Google Shopping has made its second significant change in the last few months. The first change was implementing free Google Shopping listings. The second is opening the “Buy on Google” program to all merchants, commission-free.
“Buy on Google” allows consumers to purchase products from merchants without leaving Google. The program will roll out to all merchants by early 2021, according to Google.
Consider the example below of the “Buy on Google” process. After searching “hard drives,” a consumer can access the “Shopping” tab and click the “Buy on Google” option.
Clicking the first listing (“Samsung Portable SSD T7” external drive) will produce a product page. Consumers can then click “Quick checkout” or “Add to cart,” log in to Google (if they haven’t already), and fill out delivery details and payment info.
Aside from being commission-free, changes to the program include:
- Linking to your payment provider in Merchant Center. Formerly, Buy on Google advertisers could use only PayPal to process payments from consumers. Shopify Payments is now an option, with more payment processors to come. Merchants will need to link their payment processor with Merchant Center.
- Handling customer support directly. Google previously provided exclusive support to Buy on Google consumers. Those support queries, such as order or shipping problems, will now initially go to merchants, who must provide an appropriate customer-support email address in Merchant Center.
- Product returns. Google can process returns from consumers, or merchants can do it themselves. If Google does it, merchants will link to their shipping carrier in Merchant Center. The carrier will then bill merchants directly.
- Amazon product feeds. Another change is the ability to upload the same product feed for Amazon into Merchant Center. Google will automatically map the fields. This is a huge value-add in my experience, as the technical product-feed glitches can be challenging.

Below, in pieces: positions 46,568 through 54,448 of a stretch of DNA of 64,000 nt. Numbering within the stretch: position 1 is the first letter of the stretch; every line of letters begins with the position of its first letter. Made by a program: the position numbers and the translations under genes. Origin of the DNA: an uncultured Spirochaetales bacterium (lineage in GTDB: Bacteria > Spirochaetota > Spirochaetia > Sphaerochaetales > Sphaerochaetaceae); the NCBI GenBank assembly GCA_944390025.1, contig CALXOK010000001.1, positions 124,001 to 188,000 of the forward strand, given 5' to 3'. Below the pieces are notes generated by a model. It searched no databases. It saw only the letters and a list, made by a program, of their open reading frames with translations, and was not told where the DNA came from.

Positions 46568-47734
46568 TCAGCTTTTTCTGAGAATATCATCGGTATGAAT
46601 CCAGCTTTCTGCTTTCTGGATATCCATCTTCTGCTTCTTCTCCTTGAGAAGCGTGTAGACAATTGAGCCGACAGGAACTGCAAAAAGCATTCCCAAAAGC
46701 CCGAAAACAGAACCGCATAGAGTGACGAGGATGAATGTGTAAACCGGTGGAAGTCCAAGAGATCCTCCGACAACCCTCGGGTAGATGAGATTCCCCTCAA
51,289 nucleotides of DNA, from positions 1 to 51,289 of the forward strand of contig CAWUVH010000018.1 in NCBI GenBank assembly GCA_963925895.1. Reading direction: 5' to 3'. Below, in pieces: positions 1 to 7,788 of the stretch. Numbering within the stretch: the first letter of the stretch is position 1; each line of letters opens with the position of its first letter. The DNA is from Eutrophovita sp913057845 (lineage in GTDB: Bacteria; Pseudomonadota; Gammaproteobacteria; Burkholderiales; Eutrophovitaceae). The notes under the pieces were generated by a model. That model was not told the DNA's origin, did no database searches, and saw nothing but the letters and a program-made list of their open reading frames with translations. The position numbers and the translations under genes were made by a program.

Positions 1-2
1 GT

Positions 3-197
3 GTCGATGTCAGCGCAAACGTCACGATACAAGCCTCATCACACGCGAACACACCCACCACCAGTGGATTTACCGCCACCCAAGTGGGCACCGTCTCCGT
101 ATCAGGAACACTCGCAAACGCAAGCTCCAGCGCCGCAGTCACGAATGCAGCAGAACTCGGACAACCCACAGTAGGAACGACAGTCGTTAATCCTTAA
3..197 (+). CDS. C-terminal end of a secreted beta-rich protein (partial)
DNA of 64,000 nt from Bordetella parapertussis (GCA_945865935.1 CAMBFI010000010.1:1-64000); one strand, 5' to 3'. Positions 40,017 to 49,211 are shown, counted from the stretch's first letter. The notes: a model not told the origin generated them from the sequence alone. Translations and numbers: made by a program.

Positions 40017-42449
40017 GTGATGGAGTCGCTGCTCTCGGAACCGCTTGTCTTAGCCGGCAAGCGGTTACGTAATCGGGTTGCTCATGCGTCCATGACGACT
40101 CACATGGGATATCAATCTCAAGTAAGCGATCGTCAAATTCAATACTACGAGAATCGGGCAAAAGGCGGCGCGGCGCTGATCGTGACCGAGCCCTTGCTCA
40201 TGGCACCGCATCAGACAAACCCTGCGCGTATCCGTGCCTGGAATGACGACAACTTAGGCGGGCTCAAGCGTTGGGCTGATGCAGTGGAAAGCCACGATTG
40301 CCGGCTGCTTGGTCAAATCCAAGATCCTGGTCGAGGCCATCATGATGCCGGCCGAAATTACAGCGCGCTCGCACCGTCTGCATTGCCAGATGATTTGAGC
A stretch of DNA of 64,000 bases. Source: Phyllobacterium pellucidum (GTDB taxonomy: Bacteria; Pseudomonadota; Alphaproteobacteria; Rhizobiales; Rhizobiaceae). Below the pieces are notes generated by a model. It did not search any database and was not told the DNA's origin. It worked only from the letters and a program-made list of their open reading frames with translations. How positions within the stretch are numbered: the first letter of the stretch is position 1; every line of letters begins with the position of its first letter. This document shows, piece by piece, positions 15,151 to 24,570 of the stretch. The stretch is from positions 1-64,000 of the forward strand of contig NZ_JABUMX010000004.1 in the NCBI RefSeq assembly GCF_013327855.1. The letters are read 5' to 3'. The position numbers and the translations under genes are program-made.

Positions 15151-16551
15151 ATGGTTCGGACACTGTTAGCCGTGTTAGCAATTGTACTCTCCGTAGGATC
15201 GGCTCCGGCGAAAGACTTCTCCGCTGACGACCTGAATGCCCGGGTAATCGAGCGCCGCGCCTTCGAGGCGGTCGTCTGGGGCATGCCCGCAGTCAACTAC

Consumers who purchase through Google receive a guarantee against incorrect or late shipments and not receiving a refund after returning items. Consumers must contact the merchant first. If no response after two days, Google provides Shopping support.
Audience data is not available to merchants who use “Buy with Google.” If they tag their site with Google Ads or Analytics pixels, merchants can create audiences and set up remarketing campaigns. Merchants can also create lookalike audiences to expand their reach. But now, consumers will purchase directly on Google. Merchants cannot remarket to them.
Consider, also, brand implications. The entire experience is now on Google. Consumers’ product research and subsequent purchase transactions occur through Google — not the merchant’s site. Likely this will diminish merchants’ branding (much like Amazon’s marketplace).
Additionally, participating merchants who submit incorrect product information and perform poor customer service risk suspension by Google.
The Big Picture
Google’s marketplace quest continues. Though it has been live for a while, “Buy on Google” is now available to all merchants. By not paying commissions, merchants can potentially increase advertising budgets. Google Shopping is already a top revenue source for many companies. “Buy on Google” is a logical next step.